On April 16, 2013, a Chicago jury returned a defense verdict in favor of DePuy Orthopaedics, a unit of Johnson & Johnson, after deliberating for just over one day after a five-week trial. This was only the second jury trial of the almost 11,000 lawsuits filed against DePuy Orthopaedics (including about 500 lawsuits filed in Illinois) regarding so-called metal-on-metal hip implants.
The first trial resulted in an $8.3 million verdict in favor of the hip implant recipient on March 8, 2013 in Los Angeles, California, when the jury determined that DePuy Orthopaedics ASR XL hip implant was defectively designed and that DePuy Orthopaedics failed to properly warn of the risks associated with the hip implant. However, the Los Angeles jury declined to award punitive damages in that case.
The Chicago woman received the DePuy Orthopaedics ASR XL hip implant in 2008 that had to be removed and was replaced with a different implant three years later (ASR stands for Articular Surface Replacement). The 54-year-old Chicago nurse’s hip implant was designed and manufactured using chromium and cobalt (hence, referred to as “metal-on-metal” implant because the ball and the cup were both made of metal) that her lawyers alleged caused metal particles to shed from the implant and enter her blood stream and harm the tissues around her implant. The defense attorneys argued that the Chicago woman was hyper-sensitive to the implant and noted that the woman still had the same amount of pain after her DePuy Orthopaedics implant was replaced with a different implant.
The DePuy Orthopaedics ASR XL hip implant was first sold outside of the United States in 2003 and a version was sold in the United States beginning in 2005. In August 2010, Johnson & Johnson recalled the hip implant after it determined that about 12% of the hip implants prematurely failed within five years after implantation. In the United States alone, approximately 93,000 of the hip implants had been implanted by the time of the recall. In Australia, data available in 2012 indicated that approximately 44% of the hip implants in Australia had failed within seven years of implantation.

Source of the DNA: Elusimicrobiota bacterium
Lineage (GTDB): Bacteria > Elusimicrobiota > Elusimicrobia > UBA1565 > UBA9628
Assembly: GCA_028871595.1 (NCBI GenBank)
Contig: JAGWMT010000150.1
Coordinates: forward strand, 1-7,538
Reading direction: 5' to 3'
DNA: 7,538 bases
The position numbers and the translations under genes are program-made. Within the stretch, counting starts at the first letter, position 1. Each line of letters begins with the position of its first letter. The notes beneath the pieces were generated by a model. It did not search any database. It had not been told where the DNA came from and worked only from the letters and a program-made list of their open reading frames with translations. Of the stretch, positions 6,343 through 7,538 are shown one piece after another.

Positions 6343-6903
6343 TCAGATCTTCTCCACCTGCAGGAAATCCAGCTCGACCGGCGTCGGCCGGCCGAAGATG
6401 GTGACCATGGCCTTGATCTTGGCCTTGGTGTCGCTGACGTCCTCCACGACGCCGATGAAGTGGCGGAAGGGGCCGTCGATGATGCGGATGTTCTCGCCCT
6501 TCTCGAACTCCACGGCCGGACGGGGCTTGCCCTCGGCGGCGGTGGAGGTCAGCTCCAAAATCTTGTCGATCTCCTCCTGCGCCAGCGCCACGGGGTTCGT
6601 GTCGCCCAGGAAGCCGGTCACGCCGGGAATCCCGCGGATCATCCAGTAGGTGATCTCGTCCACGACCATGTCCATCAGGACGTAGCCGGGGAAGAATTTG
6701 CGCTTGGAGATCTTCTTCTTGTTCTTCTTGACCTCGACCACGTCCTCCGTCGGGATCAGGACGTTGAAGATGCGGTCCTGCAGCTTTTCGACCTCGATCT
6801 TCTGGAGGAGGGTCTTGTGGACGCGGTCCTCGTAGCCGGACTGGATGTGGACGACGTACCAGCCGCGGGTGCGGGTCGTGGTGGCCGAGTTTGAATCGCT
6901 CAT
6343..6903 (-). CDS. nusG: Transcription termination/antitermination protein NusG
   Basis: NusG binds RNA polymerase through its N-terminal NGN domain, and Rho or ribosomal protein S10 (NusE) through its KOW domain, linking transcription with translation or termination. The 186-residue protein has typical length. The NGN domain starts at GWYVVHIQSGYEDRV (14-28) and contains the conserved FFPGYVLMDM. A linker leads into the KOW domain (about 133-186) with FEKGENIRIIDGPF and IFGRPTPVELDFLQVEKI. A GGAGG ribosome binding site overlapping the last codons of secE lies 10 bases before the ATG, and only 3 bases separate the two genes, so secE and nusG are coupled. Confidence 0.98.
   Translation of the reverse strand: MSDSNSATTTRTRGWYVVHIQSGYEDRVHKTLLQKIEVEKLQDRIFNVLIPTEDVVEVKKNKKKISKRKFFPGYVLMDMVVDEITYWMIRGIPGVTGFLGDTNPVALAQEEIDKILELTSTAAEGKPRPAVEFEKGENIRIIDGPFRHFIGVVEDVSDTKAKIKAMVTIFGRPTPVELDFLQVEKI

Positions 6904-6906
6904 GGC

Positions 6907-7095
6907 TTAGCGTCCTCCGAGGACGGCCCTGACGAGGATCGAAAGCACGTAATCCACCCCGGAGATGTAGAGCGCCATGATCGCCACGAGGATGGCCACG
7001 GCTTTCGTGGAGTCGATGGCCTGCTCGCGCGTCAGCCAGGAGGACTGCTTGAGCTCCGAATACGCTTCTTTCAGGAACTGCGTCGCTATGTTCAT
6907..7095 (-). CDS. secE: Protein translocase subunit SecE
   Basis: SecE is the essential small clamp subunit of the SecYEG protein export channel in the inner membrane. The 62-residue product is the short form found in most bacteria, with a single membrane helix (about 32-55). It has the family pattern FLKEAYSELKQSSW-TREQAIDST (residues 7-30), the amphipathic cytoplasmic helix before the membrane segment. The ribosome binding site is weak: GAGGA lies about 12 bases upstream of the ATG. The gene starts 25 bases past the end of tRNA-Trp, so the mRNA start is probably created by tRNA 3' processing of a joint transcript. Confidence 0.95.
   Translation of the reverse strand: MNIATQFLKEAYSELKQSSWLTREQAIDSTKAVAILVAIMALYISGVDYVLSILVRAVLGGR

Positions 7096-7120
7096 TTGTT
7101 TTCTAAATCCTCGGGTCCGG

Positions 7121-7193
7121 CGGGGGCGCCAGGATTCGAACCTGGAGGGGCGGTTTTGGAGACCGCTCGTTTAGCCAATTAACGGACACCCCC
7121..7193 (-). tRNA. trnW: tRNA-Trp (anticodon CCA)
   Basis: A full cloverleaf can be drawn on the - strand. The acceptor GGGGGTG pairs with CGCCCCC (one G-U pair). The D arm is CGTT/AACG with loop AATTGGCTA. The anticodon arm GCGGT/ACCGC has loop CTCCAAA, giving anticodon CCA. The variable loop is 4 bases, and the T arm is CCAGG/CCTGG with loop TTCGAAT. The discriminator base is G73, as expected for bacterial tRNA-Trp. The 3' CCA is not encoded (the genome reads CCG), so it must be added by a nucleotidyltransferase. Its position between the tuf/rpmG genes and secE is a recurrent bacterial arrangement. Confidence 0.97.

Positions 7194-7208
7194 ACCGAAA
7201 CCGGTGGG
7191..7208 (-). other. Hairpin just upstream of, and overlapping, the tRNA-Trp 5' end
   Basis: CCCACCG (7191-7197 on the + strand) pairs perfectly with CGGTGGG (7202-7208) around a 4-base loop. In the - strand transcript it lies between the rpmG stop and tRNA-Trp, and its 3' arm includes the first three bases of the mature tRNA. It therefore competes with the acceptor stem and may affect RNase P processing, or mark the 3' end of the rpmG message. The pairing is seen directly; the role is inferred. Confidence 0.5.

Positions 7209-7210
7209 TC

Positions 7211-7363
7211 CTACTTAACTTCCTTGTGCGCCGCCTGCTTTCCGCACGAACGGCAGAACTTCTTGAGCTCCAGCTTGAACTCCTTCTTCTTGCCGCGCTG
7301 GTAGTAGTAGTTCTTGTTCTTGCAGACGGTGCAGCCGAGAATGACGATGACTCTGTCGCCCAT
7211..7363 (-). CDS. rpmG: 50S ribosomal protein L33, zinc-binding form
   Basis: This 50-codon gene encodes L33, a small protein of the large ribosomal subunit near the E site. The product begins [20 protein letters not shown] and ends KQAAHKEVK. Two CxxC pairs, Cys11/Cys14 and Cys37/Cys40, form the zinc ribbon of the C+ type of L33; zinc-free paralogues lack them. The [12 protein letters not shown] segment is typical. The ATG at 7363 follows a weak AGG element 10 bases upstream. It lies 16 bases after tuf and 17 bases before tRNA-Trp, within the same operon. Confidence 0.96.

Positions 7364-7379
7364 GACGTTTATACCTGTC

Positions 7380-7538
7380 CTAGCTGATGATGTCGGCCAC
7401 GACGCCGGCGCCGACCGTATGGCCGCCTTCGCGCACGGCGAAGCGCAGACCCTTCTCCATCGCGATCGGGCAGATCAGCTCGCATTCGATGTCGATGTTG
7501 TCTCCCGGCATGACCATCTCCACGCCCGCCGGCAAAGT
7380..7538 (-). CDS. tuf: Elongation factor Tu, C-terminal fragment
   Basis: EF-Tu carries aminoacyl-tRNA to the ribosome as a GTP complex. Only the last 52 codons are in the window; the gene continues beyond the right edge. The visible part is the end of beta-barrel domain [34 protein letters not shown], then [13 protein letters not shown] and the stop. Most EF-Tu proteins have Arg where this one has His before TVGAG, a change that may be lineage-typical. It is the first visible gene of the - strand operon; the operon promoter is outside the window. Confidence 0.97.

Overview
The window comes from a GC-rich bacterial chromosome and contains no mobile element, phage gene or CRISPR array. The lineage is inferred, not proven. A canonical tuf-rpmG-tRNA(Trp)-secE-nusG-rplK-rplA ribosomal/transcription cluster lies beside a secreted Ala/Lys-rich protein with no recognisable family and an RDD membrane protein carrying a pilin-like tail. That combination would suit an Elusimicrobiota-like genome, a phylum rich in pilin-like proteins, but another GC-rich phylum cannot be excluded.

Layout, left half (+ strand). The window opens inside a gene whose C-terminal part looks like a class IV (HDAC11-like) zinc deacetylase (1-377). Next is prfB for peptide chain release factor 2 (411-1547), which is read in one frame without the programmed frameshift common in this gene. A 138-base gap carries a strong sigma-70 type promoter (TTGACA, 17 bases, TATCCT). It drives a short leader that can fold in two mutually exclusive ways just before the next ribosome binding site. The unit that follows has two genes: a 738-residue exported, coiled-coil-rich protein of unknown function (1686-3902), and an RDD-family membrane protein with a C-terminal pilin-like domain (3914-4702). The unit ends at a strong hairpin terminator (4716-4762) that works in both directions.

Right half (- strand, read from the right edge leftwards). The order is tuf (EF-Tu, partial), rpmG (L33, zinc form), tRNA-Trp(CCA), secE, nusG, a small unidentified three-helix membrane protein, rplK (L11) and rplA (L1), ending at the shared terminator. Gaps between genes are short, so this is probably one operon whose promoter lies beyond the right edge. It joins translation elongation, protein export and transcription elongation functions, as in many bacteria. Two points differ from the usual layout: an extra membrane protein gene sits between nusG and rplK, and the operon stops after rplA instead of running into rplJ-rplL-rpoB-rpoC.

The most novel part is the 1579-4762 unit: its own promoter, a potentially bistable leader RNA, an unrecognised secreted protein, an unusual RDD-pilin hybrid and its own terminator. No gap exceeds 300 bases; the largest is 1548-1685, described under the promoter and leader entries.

DePuy Orthopaedics maintained that all of its actions related to the sale, marketing, and recall of the ASR XL hip implant had been appropriate despite internal DePuy Orthopaedics documents introduced during trial that allegedly indicated that company officials knew that the design of the ASR XL hip implant was defective much earlier than when it was recalled, which information was not provided to either patients or their physicians.
The Chicago jury, made up of seven women and five men, had originally sided against the plaintiff four-to-eight and ultimately found for the defendant. The jury’s forewoman was quoted after the trial as stating, “There was a majority that was for DePuy and a minority that was for the plaintiff. Their case was not strong enough for all 12 of us to agree.”
The case is captioned Strum v. DePuy, Case No. 2011-L-9352, Circuit Court of Cook County.
If you or a loved one may have received a defective hip implant or other defective joint replacement, you should promptly consult with a local defective implant attorney who may be able to investigate your defective hip implant claim for you and represent you in a defective implant case, if appropriate.
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